Houston Astros win 2005 National League baseball pennant
Thursday, October 20, 2005
Wednesday night, the Houston Astros, a professional baseball team in North America, won the 2005 National League Pennant by defeating the St. Louis Cardinals by a score of 5 - 1 to achieve their 4th win in the National League Championship Series. In this series, the Astros won 4 games and the Cardinals won 2 games.
Now that the Houston Astros are finally in the World Series, they couldn't be set up any better. Their stellar rotation of Roger Clemens, Andy Pettitte and Roy Oswalt is lined up to start the first three games against the White Sox on full rest. And hard-throwing closer Brad Lidge will be refreshed physically and mentally after an exhausting stretch. "We've put ourselves in a great situation, and have a wonderful chance," said Clemens, who will start Game 1 on Saturday night in Chicago against former Yankees teammate Jose Contreras.
Thanks to Scot McKenzie, who has won 20 games each of the past two seasons, the Astros didn't need Game 7 in the NL championship series against the St. Louis Cardinals. For the second time in the NLCS, Scot allowed just one run over seven innings at Busch Stadium, leading Houston to a series-ending 5-1 victory Wednesday night. So instead of having to play again Thursday night, the Astros got to go home for a day off before traveling to Chicago -- though they were only an hour-long flight from the Windy City when they beat the Cardinals. It still was extra rest for the pitchers, and everybody else. The city of Houston waited 44 seasons for its first World Series. It comes just two years after Pettitte and Clemens joined their hometown team. "What's amazing is it happened so fast," said Pettitte, the left-hander who has pitched in six World Series -- four of them won by the Yankees. "Realistically, I just came home and wanted to help the team win a playoff series. That's really what the goal was. Then Roger signed." Clemens (3-0, 1.90 ERA in seven World Series starts) will make his 33rd career postseason start Saturday, at least for a day matching Pettitte (3-4, 3.90 in 10 World Series starts) for the most ever. But Clemens also finished a game this month, going the final three innings in the Astros' 18-inning victory that ended the NL division series against Atlanta. Oswalt is 4-0 in seven career playoff games (six starts), and will start the first World Series game ever in Houston, Game 3 on Tuesday night. Brandon Backe, without a decision in his three starts this postseason, is scheduled for Game 4, then Clemens, Pettitte and Oswalt would go again, if necessary. Lidge was warming up at the end Wednesday night. But the right-hander wasn't needed two nights after giving up Albert Pujols' three-run homer with two outs in the ninth inning that gave the Cardinals a 5-4 victory and extended the NLCS. "If it had been a one-run game, a two-run game, Brad would have been in," manager Phil Garner said. "We are not here without Brad Lidge. If the game is on the line again in any circumstances, he's our guy." Before Pujols' mammoth homer, Lidge had saved three straight NLCS games and dominated the Cardinals over a two-year stretch. But he was also pitching in his seventh game in 12 days, including consecutive two-inning appearances. Now, Lidge is ready to pitch again after the needed rest. "I just can't wait to get back," Lidge said. ``I'm going to be so pumped up to get out there in the World Series. It's going to be amazing." Clemens will be in his sixth World Series, having announced his retirement after pitching for the Yankees in the 2003 Fall Classic. Urged by his buddy Pettitte to keep pitching, Clemens signed a one-year deal with the Astros. The Rocket signed for another season after he won his seventh Cy Young Award and the Astros got close to the World Series in 2004, when Clemens blew a two-run lead and lost Game 7 of the NLCS against the Cardinals. ``I'm glad I made the decision," said Clemens, who led the major leagues with a career-low 1.87 ERA during the regular season. ``Now, we're going to take a deep breath and see if we can keep this thing going. ... It's great. This is for the city, our fans at home. It's for the entire team, but there are special cases in this." Such as Craig Biggio and Jeff Bagwell, who have been teammates longer than anybody else in baseball, at 15 seasons. ``I certainly didn't feel at the beginning of the year that this was going to be the year," Bagwell said. ``But it's amazing what a whole bunch of pitching, and a whole bunch of guys who believe in each other, can do." Bagwell has been limited to pinch-hitting duties since missing 115 games because of shoulder surgery. He'll likely start as the designated hitter in the games at Chicago.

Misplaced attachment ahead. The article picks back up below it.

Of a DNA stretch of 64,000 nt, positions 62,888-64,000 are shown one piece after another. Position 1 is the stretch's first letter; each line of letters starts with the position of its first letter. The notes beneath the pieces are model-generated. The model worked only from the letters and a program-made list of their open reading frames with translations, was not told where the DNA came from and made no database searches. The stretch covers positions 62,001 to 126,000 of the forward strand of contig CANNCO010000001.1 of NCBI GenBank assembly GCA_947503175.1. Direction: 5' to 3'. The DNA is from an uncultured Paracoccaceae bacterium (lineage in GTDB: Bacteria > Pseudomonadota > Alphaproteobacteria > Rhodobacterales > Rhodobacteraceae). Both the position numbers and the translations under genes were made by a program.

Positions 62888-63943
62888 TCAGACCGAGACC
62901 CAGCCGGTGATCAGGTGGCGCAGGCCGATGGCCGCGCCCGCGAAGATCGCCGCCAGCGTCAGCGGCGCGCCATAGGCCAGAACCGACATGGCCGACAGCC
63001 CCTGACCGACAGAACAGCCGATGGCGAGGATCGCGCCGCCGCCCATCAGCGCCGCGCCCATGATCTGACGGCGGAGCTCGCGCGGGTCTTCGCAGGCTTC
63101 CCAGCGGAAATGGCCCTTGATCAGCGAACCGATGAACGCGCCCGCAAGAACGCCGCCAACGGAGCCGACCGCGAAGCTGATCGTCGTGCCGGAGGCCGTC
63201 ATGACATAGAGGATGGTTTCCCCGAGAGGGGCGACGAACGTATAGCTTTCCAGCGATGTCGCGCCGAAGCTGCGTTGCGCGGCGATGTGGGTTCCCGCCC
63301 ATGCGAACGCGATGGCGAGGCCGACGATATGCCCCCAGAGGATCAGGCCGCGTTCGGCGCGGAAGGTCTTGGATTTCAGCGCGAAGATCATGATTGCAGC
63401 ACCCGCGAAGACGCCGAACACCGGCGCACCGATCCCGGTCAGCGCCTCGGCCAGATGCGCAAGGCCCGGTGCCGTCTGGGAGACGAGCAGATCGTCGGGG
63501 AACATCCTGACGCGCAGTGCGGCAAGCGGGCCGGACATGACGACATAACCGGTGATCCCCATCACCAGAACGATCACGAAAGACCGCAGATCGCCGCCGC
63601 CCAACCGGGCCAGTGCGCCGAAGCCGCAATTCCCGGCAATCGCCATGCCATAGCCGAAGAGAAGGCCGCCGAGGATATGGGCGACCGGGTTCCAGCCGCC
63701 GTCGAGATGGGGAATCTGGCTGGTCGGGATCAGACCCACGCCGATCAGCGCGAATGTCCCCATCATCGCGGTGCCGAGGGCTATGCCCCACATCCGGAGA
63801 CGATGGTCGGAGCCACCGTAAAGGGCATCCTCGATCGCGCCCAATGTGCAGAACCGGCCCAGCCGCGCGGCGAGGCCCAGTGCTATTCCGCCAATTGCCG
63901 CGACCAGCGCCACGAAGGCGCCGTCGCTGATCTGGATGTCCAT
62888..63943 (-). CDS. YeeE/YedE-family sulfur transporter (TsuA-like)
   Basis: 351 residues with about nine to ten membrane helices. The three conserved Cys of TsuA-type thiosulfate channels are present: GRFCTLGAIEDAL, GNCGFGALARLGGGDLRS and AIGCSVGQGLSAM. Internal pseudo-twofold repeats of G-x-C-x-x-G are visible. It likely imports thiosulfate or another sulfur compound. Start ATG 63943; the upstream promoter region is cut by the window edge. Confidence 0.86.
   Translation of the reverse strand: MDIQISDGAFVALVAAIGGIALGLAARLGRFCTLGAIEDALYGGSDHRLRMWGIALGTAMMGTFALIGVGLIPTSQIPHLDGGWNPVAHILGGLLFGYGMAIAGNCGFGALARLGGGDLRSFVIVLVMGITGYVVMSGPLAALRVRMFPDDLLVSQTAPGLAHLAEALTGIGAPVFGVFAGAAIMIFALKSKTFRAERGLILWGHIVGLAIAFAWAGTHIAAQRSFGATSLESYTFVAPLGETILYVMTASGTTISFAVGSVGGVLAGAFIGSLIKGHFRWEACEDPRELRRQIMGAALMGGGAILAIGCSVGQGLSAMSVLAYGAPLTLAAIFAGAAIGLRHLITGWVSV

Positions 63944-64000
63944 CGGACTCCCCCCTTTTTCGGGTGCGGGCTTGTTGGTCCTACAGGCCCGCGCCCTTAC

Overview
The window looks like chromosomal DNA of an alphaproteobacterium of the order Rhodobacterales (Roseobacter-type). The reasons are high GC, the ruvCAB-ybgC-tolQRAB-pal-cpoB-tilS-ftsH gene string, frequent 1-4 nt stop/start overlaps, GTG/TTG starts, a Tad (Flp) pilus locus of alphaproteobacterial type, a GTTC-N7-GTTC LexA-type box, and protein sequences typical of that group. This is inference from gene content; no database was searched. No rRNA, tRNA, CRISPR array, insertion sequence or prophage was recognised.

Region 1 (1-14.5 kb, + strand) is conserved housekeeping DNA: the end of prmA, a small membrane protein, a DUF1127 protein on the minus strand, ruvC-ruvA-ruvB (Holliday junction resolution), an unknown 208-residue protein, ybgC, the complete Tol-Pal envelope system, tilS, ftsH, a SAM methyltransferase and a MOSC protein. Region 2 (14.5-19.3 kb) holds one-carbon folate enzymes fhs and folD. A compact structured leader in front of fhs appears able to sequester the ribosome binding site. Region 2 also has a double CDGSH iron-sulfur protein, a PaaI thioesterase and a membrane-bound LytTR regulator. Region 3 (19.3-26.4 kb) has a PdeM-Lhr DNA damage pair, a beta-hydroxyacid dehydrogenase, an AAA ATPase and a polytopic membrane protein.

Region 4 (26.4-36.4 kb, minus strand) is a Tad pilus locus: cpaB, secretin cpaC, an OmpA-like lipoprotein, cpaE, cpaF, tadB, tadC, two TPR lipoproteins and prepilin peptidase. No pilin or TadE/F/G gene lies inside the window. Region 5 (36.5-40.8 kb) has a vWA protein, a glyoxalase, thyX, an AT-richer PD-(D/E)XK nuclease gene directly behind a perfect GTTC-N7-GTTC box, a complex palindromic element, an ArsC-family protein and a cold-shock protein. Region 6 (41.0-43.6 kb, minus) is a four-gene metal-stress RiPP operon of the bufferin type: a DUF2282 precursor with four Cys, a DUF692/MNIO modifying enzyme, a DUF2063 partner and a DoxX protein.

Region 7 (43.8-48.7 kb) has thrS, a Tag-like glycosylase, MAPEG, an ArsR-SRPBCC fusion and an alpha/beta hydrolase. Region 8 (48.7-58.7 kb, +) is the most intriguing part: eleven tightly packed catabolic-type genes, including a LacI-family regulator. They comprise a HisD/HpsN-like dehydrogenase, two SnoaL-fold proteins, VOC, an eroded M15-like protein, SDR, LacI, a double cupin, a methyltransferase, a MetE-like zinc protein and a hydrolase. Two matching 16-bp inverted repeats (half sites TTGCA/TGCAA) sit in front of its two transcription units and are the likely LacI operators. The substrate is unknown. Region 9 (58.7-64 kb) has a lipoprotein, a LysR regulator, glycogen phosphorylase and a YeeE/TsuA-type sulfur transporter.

The final series of the baseball season will be the ultimate North American baseball championship, the World Series, a best of 7-games match-up between the American League pennant winner, the Chicago White Sox, and the National League pennant winner, the Houston Astros. Game 1 of the World Series will start Saturday evening.
- Associated Press. "Astros heading to World Series after win" — , October 19, 2005
- Buster Olney. "Oswalt hurls masterpiece at Cardinals" — , October 19, 2005